The performances in this movie are for the most part gloriously understated. Michael B Jordan as Bryan Stevenson brings the presence of a young Denzel Washington, and before him a young Sidney Poitier to the screen in a role which demands calm and grace under extreme provocation (including an early sequence where he has to undergo a strip search by a white prison officer just to see his potential client – over and above the normal requirement for lawyers visiting prisoners). Jamie Foxx as McMillian adds another firm notch on a career whittled almost entirely out of spellbinding performances. Brie Larson, free of superhero duties, proves you don’t need Lycra or leather to be awesome, taking a subdued role as Eva Ansley, powerhouse and co-founder with Stevenson of the Equal Justice Initiative. All of these performers, along with a host of others playing McMillian’s fellow Death Row inmates, and his family, ground the drama very much in a believable, identifiable time and place, and the line between entertainment and education is effectively, engagingly blurred.

We learn early on that quite apart from being only McMillian’s story, or Stevenson’s story, this is a movie with broader things to say – many of the cases Stevenson takes on are men of colour who had either no legal representation at all, or insultingly scant representation. Anthony Ray Hinton, played by O’Shea Jackson Jr, was told by the judge who sentenced him that he could ‘tell he was guilty just by looking at him.’ Rob Morgan’s portrayal of Herbert Richardson will break your heart, not just because it’s an effective, underplayed performance, but because we learn that Richardson was a Vietnam vet who suffered from Post-Traumatic Stress Disorder. A more wide-ranging healthcare service in his time and place might have saved him ever from setting foot on Death Row. A more efficient, balanced, fact-centred justice system might have seen him referred to medical care, rather than counting down the days to an execution that may or may not get deferred.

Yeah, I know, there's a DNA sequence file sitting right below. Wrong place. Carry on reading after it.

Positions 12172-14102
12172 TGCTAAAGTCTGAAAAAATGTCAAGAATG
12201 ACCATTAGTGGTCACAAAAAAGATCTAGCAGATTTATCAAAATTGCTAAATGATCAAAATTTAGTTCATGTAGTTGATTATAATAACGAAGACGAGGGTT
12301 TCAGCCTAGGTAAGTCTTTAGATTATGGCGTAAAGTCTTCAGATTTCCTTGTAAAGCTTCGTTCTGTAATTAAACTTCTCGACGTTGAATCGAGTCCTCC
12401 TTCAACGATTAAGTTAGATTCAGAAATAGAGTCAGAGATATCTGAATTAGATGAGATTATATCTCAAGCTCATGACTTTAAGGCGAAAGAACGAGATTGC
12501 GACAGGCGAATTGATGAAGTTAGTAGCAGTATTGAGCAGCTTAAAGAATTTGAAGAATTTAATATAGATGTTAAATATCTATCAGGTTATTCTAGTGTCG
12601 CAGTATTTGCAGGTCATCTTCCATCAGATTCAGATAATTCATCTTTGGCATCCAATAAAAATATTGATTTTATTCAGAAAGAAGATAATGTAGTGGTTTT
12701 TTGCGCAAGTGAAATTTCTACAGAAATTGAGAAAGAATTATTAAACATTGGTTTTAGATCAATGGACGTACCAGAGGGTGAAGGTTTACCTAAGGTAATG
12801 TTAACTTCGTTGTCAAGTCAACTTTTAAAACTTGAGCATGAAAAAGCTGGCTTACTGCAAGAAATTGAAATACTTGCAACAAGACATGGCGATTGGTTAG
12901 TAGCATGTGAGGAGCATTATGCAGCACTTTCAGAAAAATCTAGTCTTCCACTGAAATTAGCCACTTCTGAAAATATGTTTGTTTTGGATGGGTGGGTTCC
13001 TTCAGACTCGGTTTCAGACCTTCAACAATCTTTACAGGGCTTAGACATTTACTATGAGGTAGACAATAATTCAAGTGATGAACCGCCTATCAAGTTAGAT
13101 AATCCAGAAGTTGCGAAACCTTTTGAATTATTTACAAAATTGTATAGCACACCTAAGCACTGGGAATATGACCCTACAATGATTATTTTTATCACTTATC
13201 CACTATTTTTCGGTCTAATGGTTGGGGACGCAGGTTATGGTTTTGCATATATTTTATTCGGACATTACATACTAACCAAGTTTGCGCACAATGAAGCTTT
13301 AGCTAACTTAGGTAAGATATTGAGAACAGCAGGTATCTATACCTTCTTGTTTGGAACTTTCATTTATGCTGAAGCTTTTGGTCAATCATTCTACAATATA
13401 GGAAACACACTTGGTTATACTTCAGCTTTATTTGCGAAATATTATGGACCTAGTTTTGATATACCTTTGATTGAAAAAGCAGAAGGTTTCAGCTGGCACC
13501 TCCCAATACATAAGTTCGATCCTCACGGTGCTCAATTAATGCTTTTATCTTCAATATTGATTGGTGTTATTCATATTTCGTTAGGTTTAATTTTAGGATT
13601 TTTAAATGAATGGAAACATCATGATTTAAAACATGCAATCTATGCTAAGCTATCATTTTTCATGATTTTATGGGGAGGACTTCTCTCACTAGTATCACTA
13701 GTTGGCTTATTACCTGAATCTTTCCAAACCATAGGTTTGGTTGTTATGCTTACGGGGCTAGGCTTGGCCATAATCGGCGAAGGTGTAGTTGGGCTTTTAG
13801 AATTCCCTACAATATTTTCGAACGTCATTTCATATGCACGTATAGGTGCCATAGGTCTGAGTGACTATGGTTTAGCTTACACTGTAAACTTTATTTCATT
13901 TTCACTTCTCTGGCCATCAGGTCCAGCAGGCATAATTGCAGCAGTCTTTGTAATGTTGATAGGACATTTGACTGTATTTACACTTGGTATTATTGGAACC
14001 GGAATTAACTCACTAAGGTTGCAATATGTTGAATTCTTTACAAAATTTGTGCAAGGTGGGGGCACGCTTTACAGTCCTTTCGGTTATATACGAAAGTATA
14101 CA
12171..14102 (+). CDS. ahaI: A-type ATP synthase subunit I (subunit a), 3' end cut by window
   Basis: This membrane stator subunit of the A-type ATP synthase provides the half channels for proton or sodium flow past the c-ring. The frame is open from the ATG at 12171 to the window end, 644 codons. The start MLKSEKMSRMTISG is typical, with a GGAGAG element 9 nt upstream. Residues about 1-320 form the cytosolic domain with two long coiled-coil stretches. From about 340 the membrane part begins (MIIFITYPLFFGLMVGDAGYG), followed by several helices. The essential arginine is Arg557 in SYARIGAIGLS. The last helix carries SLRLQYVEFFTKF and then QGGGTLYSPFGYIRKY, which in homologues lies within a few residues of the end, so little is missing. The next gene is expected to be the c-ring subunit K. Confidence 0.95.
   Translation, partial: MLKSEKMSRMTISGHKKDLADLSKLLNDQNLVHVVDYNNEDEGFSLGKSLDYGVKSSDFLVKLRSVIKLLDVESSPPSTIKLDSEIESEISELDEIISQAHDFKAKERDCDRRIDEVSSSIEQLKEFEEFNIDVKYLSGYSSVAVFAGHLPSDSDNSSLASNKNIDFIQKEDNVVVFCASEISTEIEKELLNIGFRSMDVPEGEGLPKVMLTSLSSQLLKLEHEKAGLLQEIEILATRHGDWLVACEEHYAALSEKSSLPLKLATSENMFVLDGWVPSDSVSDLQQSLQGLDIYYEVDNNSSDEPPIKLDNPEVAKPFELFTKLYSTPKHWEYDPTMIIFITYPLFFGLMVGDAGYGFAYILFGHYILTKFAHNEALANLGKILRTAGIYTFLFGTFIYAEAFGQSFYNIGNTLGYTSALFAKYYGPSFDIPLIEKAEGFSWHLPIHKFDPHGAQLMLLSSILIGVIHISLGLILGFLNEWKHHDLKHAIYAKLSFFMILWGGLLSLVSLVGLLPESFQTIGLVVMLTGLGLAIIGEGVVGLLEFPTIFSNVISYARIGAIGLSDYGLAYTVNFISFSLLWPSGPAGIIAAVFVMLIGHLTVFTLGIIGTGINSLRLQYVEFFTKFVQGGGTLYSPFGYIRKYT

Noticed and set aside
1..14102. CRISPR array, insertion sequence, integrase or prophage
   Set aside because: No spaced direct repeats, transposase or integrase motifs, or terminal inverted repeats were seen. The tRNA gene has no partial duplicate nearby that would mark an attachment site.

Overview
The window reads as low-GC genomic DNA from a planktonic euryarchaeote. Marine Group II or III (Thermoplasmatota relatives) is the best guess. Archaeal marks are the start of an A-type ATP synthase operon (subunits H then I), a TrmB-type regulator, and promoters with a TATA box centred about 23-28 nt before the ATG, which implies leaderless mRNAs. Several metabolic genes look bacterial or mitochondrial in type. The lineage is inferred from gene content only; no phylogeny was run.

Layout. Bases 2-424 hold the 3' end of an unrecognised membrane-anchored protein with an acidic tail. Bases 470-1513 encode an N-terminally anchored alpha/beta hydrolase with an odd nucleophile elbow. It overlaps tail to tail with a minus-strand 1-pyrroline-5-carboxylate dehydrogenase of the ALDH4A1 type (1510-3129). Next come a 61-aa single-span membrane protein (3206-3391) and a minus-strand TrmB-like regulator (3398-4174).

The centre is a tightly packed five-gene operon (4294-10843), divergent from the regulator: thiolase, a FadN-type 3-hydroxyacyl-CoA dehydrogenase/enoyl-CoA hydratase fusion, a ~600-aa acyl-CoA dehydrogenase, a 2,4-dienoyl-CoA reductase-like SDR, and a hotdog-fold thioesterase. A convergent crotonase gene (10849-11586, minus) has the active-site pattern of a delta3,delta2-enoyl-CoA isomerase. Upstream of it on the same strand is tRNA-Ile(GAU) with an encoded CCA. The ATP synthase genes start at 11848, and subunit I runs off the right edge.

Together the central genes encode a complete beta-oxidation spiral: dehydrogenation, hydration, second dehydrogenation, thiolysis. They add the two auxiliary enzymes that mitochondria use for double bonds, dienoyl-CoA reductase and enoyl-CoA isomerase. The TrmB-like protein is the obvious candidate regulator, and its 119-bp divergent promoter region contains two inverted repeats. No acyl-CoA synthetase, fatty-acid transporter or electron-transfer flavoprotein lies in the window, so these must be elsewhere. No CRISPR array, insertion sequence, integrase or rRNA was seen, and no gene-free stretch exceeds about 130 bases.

This movie is both a warning for our times, not to let the standards of justice ever slip into easy stereotype or rapid-fire value-judgment, and a reflection of the time and place and the lazy justice at play in some courts in Alabama (and elsewhere) in decades past. It’s a compelling watch, crammed with performances that allow it to feel like what it is – a story of real people in stressful circumstances. It will break your heart, make you yell at the screen at least once (in a moment when justice seems particularly absent), and ultimately make you hopeful that we might be heading in a better direction because of the lives and the continuing work of people like Stevenson and Ansley.

The work continues, because the work, unbelievably and yet inevitably, is still needed. Equal justice, and just mercy are never guaranteed in the absence of vigilance, hard work and fair representation. They’re as necessary today as they were in the 1980s. Take a trip at least notionally back in time with Just Mercy, and let its message live in your heart. In German schools, they used to ask what kind of German you’d have been. Just Mercy makes you wonder what kind of Alabaman would you have been, just 20-30 years ago? And what kind of you are you now?

Tony lives in a cave of wall-to-wall DVDs and Blu-Rays somewhere fairly nondescript in Wales, and never goes out to meet the "Real People". Who, Torchwood, Sherlock, Blake, Treks, Star Wars, obscure stuff from the 70s and 80s and comedy from the dawn of time mean he never has to. By day, he runs an editing house, largely as an excuse not to have to work for a living. He's currently writing a Book. With Pages and everything. Follow his progress at FylerWrites.co.uk